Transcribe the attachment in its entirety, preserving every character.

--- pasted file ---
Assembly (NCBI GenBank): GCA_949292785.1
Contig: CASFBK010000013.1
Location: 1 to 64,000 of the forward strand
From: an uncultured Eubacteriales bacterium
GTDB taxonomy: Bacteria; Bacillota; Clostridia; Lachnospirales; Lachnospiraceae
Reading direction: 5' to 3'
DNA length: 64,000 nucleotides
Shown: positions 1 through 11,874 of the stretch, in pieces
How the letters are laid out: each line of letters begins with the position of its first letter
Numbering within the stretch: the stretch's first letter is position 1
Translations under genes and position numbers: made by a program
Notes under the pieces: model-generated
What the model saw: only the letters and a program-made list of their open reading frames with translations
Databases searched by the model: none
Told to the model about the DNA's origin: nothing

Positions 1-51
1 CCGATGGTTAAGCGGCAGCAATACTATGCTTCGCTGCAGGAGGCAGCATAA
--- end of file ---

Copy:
Assembly (NCBI GenBank): GCA_949292785.1
Contig: CASFBK010000013.1
Location: 1 to 64,000 of the forward strand
From: an uncultured Eubacteriales bacterium
GTDB taxonomy: Bacteria; Bacillota; Clostridia; Lachnospirales; Lachnospiraceae
Reading direction: 5' to 3'
DNA length: 64,000 nucleotides
Shown: positions 1 through 11,874 of the stretch, in pieces
How the letters are laid out: each line of letters begins with the position of its first letter
Numbering within the stretch: the stretch's first letter is position 1
Translations under genes and position numbers: made by a program
Notes under the pieces: model-generated
What the model saw: only the letters and a program-made list of their open reading frames with translations
Databases searched by the model: none
Told to the model about the DNA's origin: nothing

Positions 1-51
1 CCGATGGTTAAGCGGCAGCAATACTATGCTTCGCTGCAGGAGGCAGCATAA